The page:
Bovine Tuberculosis was introduced to the Southern part of the Kruger National Park many years ago when the section of the Southern fence was stolen by the local communities, and their cattle, which were infected with TB, as it is an exotic disease originating from Europe especially cattle. The cattle came into contact at that point with Buffalo in the Kruger Park, highly susceptible because it is an exotic disease, our wildlife does not have an immune response to the disease, which resulted in the disease spreading through the Kruger Park like wildfire, and of course it has jumped the species barrier as the preferred prey of choice for lion is buffalo. So up to this stage we have positively diagnosed Bovine Tuberculosis in buffalo, lion, kudu, bushbuck, impala, cheetahs, wild dog, a few others, baboon as well. Most recently we have had reports as well of a positively tested elephant for a human strain of Tuberculosis. Micro Bacteria and Tuberculosis as opposed to Micro Bacteria and Bovis. This puts a whole new spin on the hunting and exporting of game from the region perspective. So we have to treat every animal now as if they could be potential carriers or victims of human Tuberculosis as well. But it’s an interesting field because of the difficulty of getting rid of the disease. There are even murmuring talks of the varying TB endemic to this area now, which will then make it part of the ecosystem, which will allow us to not try and eradicate the disease but rather manage it as part of the ecosystem.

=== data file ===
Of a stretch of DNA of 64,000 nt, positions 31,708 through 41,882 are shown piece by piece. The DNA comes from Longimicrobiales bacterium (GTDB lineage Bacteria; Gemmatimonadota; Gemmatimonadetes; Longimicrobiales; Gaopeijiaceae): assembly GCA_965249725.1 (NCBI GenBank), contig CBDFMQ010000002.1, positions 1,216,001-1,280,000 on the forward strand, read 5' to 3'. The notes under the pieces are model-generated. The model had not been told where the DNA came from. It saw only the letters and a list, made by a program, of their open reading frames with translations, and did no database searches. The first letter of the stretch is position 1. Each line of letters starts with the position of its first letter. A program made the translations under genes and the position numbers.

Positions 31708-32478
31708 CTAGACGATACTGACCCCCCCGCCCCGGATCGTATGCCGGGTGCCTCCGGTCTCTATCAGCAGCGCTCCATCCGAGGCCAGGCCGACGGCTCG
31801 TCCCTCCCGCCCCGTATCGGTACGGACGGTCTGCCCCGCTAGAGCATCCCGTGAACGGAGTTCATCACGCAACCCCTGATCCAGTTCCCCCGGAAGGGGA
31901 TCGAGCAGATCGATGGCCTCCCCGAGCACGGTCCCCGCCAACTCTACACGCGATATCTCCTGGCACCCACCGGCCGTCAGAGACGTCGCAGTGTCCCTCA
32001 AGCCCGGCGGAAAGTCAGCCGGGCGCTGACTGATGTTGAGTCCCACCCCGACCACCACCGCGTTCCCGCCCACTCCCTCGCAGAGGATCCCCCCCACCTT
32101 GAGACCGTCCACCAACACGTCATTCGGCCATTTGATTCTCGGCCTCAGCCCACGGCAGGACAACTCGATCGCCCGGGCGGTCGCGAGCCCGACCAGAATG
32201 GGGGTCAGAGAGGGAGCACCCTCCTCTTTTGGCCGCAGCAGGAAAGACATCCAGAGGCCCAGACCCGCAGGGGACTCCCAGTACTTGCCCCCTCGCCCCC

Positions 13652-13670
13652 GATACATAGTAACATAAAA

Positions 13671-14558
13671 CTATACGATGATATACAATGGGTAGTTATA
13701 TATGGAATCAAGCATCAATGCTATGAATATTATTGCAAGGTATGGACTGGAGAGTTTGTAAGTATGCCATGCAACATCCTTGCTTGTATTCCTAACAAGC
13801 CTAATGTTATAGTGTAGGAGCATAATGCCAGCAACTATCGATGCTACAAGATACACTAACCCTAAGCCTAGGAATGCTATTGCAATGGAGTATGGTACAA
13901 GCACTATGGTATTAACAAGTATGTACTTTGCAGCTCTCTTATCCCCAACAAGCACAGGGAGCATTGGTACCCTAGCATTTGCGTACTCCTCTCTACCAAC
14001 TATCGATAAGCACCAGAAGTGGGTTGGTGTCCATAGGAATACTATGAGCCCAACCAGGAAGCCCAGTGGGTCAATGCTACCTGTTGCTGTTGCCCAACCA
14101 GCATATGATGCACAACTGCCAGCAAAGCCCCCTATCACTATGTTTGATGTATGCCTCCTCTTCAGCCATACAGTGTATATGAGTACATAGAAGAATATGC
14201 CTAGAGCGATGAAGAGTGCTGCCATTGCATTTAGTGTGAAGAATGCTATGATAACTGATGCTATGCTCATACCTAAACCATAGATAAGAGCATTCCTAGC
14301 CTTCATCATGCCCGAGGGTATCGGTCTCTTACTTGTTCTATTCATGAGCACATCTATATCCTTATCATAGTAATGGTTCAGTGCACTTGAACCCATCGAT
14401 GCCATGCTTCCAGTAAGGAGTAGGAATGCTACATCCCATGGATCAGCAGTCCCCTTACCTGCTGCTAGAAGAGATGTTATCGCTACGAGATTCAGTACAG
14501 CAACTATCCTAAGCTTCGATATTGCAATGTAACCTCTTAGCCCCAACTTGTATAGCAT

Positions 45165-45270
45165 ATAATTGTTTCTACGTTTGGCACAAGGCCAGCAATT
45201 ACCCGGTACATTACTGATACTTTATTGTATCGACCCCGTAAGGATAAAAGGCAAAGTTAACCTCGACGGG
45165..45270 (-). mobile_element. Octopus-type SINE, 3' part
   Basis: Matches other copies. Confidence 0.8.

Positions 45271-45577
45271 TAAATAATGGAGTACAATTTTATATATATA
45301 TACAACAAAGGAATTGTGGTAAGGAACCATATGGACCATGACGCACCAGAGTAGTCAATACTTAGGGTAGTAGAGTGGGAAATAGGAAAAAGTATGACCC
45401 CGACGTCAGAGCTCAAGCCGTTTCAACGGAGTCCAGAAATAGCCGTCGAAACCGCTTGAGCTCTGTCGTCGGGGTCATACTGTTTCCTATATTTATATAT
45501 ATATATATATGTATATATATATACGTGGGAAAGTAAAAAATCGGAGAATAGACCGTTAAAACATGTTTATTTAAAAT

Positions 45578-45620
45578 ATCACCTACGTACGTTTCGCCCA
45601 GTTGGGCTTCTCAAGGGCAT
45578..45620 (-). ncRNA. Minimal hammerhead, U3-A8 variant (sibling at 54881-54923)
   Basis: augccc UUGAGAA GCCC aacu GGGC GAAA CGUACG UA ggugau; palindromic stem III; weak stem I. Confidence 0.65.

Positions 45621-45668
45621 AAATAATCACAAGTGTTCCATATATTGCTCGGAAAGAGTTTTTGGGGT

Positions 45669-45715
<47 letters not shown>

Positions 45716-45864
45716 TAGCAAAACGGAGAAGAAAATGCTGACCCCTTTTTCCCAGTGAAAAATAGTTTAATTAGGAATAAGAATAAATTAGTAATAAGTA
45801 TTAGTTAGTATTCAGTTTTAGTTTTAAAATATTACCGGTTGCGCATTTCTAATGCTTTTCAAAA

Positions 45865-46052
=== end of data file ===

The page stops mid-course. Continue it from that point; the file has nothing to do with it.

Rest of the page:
How would that be done?

Of course management from a veterinary level from governments side which would imply more strict regulations and the enforcement of the trade, as well as moving of the animals…


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